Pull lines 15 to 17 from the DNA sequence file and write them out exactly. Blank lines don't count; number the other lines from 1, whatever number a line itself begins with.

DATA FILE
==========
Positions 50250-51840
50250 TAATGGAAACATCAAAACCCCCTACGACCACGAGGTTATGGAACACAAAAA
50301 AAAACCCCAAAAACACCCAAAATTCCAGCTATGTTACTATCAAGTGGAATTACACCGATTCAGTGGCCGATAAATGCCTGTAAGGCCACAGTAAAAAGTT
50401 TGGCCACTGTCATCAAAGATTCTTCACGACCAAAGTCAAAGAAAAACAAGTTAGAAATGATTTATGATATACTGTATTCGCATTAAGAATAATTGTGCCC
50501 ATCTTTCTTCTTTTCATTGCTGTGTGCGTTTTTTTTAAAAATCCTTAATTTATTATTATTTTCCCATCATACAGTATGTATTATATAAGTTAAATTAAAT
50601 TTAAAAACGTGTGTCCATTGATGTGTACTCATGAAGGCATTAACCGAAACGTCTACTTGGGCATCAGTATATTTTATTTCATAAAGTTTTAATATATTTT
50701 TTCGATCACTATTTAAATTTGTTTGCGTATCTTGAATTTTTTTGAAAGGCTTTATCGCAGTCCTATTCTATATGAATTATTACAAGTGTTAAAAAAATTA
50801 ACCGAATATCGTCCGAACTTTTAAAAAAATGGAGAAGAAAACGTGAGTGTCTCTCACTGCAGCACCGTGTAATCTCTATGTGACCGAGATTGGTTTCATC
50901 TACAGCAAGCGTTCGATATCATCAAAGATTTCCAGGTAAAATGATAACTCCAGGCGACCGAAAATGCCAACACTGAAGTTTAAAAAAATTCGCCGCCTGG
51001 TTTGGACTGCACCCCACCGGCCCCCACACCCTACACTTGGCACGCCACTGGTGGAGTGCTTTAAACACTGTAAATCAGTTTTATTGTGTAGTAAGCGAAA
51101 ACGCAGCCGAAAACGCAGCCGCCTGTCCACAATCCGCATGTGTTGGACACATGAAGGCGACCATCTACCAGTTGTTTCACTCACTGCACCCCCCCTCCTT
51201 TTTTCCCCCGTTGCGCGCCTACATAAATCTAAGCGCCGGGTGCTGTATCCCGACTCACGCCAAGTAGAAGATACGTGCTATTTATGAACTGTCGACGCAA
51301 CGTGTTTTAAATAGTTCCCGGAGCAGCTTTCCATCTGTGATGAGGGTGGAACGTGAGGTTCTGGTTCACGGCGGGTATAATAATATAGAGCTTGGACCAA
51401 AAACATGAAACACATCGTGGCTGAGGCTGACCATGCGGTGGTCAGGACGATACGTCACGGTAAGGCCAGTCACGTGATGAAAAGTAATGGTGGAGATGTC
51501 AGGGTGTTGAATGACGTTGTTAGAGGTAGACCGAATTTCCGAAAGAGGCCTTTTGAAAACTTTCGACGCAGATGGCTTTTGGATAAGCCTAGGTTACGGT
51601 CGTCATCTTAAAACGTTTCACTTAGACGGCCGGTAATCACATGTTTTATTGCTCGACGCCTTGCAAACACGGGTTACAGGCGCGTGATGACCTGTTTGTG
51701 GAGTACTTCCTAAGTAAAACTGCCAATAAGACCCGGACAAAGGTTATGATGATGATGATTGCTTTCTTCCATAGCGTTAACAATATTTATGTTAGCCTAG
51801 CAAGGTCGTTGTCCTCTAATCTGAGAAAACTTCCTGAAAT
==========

51501 AGGGTGTTGAATGACGTTGTTAGAGGTAGACCGAATTTCCGAAAGAGGCCTTTTGAAAACTTTCGACGCAGATGGCTTTTGGATAAGCCTAGGTTACGGT
51601 CGTCATCTTAAAACGTTTCACTTAGACGGCCGGTAATCACATGTTTTATTGCTCGACGCCTTGCAAACACGGGTTACAGGCGCGTGATGACCTGTTTGTG
51701 GAGTACTTCCTAAGTAAAACTGCCAATAAGACCCGGACAAAGGTTATGATGATGATGATTGCTTTCTTCCATAGCGTTAACAATATTTATGTTAGCCTAG